CONCERNS over the affordability of premises, unforeseen costs of repair and maintenance, and cost/difficulties of compliance with safe workplace practices are preventing almost half of UK respondent charities from meeting their charitable objectives, according to a recent survey commissioned by the Ethical Property Foundation – the UK property advice charity serving the community and voluntary sector.
The Charity Property Matters Survey, which is conducted bi-annually, revealed that 45% of UK charities believe issues relating to properties are a barrier to delivering their charity objectives. The data shows that the level of concern has risen every two years, with 17% of respondents expressing concern in 2016 and 30% in 2018.
Some 49% of respondents believe they do not have a good level of knowledge and understanding of property management, which is usually a charity’s second-largest outgoing. 43% stated that they do not have suitably skilled individuals responsible for property.
In addition, 45% of respondents admitted that they have no designated fund for property maintenance and repairs.
This combination of factors has led to 51% of UK charities that participated in the survey believing that property issues pose a significant risk to their future sustainability.
Commenting for the Ethical Property Foundation, Antonia Swinson, chief executive said: “The results reflect the rollercoaster experience of so many charities in 2020. We see property as playing a growing part in sector decision making as organisations seek out new opportunities and adapt to a COVID-19 world. Whatever the future holds, we know that our sector will still be here – as resilient as the communities we serve.”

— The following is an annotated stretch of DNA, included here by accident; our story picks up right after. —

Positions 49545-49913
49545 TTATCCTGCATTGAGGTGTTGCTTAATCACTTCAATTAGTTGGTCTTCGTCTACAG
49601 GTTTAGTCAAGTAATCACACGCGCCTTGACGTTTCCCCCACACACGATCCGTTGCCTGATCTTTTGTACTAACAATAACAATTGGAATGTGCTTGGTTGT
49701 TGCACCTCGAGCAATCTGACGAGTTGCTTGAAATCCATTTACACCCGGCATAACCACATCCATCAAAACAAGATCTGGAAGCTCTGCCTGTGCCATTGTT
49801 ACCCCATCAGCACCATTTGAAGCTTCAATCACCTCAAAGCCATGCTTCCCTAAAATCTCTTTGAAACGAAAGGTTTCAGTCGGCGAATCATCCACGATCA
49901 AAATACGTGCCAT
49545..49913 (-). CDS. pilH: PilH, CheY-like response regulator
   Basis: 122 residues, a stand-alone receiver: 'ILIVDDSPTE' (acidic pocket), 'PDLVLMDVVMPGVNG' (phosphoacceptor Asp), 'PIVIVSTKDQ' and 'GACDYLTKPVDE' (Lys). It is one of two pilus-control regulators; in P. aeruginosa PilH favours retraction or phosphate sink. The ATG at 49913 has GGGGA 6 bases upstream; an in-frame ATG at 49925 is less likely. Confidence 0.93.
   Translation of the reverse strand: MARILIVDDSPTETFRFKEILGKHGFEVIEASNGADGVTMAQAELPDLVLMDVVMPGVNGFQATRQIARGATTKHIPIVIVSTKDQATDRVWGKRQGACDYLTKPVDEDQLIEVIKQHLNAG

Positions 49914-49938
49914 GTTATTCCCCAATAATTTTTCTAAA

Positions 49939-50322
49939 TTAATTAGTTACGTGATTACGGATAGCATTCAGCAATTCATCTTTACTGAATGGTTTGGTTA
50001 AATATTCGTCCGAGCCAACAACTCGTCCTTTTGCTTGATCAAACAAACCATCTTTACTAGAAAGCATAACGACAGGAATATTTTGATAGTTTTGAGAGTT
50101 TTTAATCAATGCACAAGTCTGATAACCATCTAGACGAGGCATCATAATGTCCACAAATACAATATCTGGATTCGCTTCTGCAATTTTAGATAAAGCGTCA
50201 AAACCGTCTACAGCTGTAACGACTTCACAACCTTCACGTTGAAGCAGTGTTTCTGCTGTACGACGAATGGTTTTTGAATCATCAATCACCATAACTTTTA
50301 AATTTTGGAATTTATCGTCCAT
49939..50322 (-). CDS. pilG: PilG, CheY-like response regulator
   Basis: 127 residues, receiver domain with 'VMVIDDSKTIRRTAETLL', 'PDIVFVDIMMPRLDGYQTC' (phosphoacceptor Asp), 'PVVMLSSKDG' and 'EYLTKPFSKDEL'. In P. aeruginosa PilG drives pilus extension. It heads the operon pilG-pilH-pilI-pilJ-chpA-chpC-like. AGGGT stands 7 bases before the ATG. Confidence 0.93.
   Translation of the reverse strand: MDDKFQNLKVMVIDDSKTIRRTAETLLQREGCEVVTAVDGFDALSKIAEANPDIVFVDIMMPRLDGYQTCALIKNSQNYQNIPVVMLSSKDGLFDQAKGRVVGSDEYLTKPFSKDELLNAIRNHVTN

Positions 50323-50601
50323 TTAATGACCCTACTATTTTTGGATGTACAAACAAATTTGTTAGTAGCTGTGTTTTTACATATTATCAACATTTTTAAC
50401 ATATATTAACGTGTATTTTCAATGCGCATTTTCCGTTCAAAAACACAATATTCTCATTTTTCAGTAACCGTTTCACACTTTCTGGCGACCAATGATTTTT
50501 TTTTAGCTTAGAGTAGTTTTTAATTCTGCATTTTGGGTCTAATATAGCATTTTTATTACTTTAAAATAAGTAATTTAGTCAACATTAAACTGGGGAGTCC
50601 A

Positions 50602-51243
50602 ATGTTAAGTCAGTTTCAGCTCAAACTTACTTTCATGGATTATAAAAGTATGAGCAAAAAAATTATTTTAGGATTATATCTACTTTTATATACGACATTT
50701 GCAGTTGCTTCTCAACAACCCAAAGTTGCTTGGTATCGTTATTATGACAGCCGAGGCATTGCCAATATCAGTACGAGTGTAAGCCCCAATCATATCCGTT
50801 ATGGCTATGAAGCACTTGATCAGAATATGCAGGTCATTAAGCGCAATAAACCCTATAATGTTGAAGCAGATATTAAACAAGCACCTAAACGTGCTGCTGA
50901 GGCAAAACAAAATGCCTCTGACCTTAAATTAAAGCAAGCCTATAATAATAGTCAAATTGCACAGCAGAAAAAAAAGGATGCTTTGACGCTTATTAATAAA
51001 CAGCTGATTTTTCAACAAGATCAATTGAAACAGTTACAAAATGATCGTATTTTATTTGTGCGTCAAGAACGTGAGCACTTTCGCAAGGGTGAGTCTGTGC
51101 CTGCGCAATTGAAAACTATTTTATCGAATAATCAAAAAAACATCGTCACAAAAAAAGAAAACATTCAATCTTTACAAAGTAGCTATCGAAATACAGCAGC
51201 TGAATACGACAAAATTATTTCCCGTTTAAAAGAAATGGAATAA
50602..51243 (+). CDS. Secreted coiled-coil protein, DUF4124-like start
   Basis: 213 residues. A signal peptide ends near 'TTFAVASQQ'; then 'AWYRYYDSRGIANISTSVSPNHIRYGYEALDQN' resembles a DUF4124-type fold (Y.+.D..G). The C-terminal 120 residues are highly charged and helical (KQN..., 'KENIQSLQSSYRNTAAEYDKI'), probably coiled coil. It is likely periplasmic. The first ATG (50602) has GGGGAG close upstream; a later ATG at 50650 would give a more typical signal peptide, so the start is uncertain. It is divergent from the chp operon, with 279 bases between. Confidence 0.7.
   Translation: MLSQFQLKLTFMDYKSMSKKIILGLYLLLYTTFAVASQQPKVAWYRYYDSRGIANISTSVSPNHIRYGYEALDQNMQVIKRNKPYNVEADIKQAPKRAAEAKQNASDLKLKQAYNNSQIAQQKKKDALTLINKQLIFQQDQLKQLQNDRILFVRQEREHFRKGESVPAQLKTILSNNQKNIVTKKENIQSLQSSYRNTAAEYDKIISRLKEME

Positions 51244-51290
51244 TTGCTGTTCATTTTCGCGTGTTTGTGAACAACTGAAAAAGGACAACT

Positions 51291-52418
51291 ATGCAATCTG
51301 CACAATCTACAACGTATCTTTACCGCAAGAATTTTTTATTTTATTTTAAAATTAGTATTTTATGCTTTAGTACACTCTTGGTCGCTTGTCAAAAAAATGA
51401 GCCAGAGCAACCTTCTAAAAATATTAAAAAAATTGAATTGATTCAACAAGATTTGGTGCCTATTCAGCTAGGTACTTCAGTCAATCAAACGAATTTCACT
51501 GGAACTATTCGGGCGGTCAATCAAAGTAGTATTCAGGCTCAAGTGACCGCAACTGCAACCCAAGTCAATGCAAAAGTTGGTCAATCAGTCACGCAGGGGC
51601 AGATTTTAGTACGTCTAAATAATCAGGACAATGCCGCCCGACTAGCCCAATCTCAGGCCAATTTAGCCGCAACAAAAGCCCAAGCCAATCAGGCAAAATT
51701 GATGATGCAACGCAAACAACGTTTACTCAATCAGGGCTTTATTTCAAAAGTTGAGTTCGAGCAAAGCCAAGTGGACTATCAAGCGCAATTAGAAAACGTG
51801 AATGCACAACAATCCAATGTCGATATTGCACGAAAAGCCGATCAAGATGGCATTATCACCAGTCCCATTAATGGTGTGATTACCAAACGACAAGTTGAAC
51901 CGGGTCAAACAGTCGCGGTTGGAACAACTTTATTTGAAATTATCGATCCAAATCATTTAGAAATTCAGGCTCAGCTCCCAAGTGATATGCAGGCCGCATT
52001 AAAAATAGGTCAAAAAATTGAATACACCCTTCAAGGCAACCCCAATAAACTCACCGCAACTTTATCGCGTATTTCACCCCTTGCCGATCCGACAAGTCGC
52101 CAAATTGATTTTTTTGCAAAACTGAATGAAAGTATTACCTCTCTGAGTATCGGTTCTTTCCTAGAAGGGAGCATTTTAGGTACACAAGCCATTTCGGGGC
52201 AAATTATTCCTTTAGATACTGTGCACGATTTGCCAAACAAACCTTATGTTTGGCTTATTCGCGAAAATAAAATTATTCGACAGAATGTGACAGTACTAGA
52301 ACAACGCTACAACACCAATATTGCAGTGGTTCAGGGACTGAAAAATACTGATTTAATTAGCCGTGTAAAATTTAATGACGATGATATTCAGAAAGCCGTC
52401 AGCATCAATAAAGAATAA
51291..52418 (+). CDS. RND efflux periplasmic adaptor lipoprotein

Phil Winckles, head of the northern professional services team for Matthews & Goodman, said:
“Coronavirus has had a profound and devastating impact on the charity sector and, given the fact that raising funds has been severely curtailed, managing costs, such as property, has become more critical than ever before.
“The Ethical Property Foundation’s survey highlighted just how serious a strategic issue property-related costs really are. Whether we are dealing with a single office or a multi-site portfolio, property cost management represents a huge potential liability for every organisation in this sector. Therefore, it should take centre stage and not be relegated to AOB on the agenda or deferred.”
To help navigate through this financial crisis, Matthews & Goodman outlined seven primary factors to help charities negotiate a lease:
- Review – undertake a review of your existing properties. What roles does the property play in the operation of the charity? Is that role still relevant or has it changed?
- Timing – start the process early. Allow 12-18 months before the lease end/break for the most advantageous position possible. Leave it too late and any bargaining position will dissipate.
- Monitoring – ensure that someone in your organisation reviews the lease every six to 12 months to make sure any (negotiating) window is not lost and that all obligations under the terms of the lease are met.
- Intel – research local market prices and trends when preparing a negotiating position. Do not rely solely on property portals, as this doesn’t include prices and terms negotiated, ‘off-market’ properties and those that are deemed in the ‘grey’ market (e.g. sub-let space).
- Evaluate options – if the decision is to move premises, research the market for potential options that meet clear financial and occupational needs. Visit the preferred site and research the property, as well as the landlord’s agenda/flexibility.
- The landlord’s agenda – landlords tend to prefer to renew existing leases. This puts the incumbent in a strong position to negotiate the best incentives that the landlord can offer to secure a renewal of the lease
- Hire a professional – a common mistake is a belief that it’s cheaper not to delegate this complex task to a qualified and proven professional (someone who is more likely to minimise long-term costs and liability risks)
The survey also revealed that more than 60% of UK charities face problems relating to the suitability of premises for their operations.
Offices were the most common property type used by respondents (46%), followed by community/cultural centres (35%).